June 22, 2011; Source: Philadelphia Inquirer | A group of local donors who are banding together to help the Philadelphia Orchestra survive bankruptcy hope their generosity strikes a responsive chord with other potential givers. Earlier this week the orchestra announced $11.2 million in gifts and pledges. However, if the orchestra can raise $17.5 million in new money, supporters have promised another $16.3 million.

Taken together, that will provide almost one-third of the $160 million fund-raising goal the orchestra has set for itself, and the $45 million alone would underwrite its operations for the next three years, according to the Philadelphia Inquirer. The newspaper notes that this money is coming from “the largest and closest of the orchestra’s traditional donor family,” which means it will have to work hard as it tries to raise additional funds from “those whose connections to the orchestra are less emotional and whose largess thus may be more difficult to inspire.”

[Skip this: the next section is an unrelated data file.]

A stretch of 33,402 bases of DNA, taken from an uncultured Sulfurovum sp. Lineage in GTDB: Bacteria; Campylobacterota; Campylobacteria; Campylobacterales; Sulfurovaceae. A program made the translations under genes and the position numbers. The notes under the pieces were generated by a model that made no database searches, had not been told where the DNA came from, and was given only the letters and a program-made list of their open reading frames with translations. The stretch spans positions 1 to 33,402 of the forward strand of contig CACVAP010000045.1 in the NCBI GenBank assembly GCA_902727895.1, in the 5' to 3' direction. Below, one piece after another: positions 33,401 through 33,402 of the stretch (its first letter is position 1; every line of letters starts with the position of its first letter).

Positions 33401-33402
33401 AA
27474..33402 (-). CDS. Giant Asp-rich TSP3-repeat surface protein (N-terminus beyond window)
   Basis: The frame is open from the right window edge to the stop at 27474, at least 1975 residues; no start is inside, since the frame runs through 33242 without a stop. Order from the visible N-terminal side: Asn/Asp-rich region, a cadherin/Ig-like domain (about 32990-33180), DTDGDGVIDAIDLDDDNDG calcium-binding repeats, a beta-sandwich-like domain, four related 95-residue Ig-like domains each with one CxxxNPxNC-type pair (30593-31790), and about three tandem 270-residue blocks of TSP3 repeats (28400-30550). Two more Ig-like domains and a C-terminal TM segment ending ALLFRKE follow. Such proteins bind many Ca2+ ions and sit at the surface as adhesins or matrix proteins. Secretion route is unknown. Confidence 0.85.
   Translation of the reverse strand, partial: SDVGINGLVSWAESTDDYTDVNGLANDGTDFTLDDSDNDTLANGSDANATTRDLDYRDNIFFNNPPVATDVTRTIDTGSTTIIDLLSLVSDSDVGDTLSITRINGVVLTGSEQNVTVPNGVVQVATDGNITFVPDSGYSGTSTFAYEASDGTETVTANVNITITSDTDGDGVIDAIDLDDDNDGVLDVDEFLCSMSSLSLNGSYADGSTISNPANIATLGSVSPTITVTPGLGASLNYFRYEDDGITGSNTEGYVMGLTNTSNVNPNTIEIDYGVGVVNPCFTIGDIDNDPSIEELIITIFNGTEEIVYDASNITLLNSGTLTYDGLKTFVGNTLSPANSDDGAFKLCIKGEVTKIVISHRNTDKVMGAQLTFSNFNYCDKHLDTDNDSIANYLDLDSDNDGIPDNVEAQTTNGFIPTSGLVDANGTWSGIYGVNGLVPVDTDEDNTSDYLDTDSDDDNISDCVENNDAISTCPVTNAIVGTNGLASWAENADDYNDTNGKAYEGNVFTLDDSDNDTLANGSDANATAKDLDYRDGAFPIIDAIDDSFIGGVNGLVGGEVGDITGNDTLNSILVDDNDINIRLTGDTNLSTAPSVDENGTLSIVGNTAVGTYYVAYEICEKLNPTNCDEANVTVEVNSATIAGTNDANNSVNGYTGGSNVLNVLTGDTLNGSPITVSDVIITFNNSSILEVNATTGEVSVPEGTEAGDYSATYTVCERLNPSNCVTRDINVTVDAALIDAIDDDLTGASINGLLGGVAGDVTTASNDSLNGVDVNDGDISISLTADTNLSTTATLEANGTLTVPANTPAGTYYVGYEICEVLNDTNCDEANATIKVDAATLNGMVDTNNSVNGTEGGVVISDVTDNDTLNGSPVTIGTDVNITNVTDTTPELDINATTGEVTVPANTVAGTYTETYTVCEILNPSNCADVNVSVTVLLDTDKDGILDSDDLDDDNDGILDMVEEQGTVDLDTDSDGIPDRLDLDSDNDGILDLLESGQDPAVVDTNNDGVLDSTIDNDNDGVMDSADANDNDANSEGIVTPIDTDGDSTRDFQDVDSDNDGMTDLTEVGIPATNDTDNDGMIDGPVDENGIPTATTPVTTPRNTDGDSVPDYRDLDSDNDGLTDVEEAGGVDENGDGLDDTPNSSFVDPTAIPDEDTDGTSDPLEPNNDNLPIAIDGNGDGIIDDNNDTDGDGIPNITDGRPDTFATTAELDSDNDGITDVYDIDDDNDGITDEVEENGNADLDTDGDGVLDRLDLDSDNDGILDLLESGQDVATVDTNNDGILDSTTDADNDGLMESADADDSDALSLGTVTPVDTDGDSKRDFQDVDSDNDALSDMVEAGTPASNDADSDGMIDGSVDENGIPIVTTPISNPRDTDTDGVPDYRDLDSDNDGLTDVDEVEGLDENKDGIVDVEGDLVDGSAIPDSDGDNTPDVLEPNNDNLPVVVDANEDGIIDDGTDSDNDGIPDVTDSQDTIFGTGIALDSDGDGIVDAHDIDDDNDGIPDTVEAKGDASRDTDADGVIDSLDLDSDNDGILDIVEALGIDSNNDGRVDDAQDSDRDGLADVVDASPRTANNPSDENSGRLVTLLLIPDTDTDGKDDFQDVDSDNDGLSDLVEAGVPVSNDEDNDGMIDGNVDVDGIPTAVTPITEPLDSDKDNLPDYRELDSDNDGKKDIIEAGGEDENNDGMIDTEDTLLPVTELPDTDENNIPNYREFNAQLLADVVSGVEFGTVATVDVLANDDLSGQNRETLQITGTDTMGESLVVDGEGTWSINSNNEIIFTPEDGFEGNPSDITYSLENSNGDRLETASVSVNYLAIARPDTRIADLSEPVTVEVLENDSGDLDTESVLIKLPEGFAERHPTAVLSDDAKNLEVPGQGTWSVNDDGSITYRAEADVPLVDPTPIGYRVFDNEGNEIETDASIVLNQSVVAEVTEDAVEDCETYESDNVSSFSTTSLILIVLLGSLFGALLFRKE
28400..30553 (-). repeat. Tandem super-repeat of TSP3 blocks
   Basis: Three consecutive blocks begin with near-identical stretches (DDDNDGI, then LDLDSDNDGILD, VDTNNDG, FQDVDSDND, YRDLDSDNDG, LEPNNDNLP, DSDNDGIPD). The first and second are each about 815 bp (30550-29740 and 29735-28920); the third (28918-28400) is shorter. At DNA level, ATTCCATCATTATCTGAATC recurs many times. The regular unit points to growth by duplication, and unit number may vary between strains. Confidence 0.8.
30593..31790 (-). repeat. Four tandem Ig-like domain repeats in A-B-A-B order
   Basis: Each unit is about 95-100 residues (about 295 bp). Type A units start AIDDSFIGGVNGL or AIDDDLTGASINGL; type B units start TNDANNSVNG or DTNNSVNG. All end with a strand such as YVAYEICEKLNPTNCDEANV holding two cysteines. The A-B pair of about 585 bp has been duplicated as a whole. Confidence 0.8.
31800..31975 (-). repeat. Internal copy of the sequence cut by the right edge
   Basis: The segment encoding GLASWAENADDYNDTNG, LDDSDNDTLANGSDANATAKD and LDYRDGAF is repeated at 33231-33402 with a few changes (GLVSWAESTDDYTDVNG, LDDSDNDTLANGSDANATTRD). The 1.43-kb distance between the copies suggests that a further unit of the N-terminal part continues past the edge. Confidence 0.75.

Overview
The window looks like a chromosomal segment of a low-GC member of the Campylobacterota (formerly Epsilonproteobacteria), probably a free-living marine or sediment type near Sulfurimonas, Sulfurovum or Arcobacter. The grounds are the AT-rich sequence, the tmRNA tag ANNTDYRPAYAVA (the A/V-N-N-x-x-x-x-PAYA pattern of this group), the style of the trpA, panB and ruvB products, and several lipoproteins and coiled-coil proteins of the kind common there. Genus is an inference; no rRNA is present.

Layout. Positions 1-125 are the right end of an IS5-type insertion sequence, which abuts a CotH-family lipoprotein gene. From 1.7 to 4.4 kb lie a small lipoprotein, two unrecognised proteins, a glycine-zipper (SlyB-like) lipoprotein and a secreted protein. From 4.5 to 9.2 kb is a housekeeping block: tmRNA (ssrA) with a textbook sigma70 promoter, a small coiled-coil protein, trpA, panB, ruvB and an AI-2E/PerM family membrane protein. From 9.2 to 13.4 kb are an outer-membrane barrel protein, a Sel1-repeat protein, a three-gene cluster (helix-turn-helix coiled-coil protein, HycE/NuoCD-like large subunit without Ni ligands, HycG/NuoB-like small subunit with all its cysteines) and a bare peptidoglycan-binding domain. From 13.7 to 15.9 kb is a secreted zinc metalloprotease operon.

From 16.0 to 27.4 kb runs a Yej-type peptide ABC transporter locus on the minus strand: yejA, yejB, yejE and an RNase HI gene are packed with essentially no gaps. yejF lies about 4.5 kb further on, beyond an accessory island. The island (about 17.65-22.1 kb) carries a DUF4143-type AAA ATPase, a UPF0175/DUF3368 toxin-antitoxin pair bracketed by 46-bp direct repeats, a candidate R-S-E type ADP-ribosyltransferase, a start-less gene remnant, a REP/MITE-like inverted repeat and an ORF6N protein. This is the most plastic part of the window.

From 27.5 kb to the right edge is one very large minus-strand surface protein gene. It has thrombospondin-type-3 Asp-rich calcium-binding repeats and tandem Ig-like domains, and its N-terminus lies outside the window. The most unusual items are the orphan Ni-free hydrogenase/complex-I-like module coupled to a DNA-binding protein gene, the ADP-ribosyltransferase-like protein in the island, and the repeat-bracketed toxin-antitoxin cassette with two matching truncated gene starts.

While declining to break out the amounts or provide additional details about certain conditions the orchestra must meet to receive the additional pledged support, Allison B. Vulgamore, president, told the newspaper that these first pledges are coming from the William Penn Foundation and Wyncote Foundation; philanthropist H.F. “Gerry” Lenfest; the Neubauer Family Foundation, and other orchestra board members. Acknowledging that these donors “are closest to the interests of the Philadelphia Orchestra, Vulgamore added, “I think it’s important to understand they had the confidence to come first, and that was necessary, and it was a grounding way of inspiring the next set of donors to the orchestra.”  The orchestra filed for bankruptcy reorganization last April.—Bruce S. Trachtenberg